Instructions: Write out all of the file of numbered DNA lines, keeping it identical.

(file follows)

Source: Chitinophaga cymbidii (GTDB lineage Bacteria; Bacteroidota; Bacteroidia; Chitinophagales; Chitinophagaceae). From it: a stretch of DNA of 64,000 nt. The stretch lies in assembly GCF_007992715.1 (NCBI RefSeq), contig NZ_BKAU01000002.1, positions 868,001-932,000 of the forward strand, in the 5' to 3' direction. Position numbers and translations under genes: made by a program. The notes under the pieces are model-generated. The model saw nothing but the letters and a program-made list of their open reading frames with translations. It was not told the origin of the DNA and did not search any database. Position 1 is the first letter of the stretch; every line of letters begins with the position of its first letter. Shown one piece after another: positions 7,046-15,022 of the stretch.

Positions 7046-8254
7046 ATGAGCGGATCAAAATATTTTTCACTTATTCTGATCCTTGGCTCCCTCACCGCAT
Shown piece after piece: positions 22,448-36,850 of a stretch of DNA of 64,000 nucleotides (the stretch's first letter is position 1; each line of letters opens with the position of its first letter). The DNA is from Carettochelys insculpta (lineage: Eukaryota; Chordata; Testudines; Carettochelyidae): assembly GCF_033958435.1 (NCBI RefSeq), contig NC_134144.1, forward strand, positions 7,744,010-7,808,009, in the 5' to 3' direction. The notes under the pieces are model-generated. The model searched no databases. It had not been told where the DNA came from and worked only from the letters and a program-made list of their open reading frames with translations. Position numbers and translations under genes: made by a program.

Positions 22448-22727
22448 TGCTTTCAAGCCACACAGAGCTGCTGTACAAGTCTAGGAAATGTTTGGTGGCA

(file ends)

Source: Chitinophaga cymbidii (GTDB lineage Bacteria; Bacteroidota; Bacteroidia; Chitinophagales; Chitinophagaceae). From it: a stretch of DNA of 64,000 nt. The stretch lies in assembly GCF_007992715.1 (NCBI RefSeq), contig NZ_BKAU01000002.1, positions 868,001-932,000 of the forward strand, in the 5' to 3' direction. Position numbers and translations under genes: made by a program. The notes under the pieces are model-generated. The model saw nothing but the letters and a program-made list of their open reading frames with translations. It was not told the origin of the DNA and did not search any database. Position 1 is the first letter of the stretch; every line of letters begins with the position of its first letter. Shown one piece after another: positions 7,046-15,022 of the stretch.

Positions 7046-8254
7046 ATGAGCGGATCAAAATATTTTTCACTTATTCTGATCCTTGGCTCCCTCACCGCAT
Shown piece after piece: positions 22,448-36,850 of a stretch of DNA of 64,000 nucleotides (the stretch's first letter is position 1; each line of letters opens with the position of its first letter). The DNA is from Carettochelys insculpta (lineage: Eukaryota; Chordata; Testudines; Carettochelyidae): assembly GCF_033958435.1 (NCBI RefSeq), contig NC_134144.1, forward strand, positions 7,744,010-7,808,009, in the 5' to 3' direction. The notes under the pieces are model-generated. The model searched no databases. It had not been told where the DNA came from and worked only from the letters and a program-made list of their open reading frames with translations. Position numbers and translations under genes: made by a program.

Positions 22448-22727
22448 TGCTTTCAAGCCACACAGAGCTGCTGTACAAGTCTAGGAAATGTTTGGTGGCA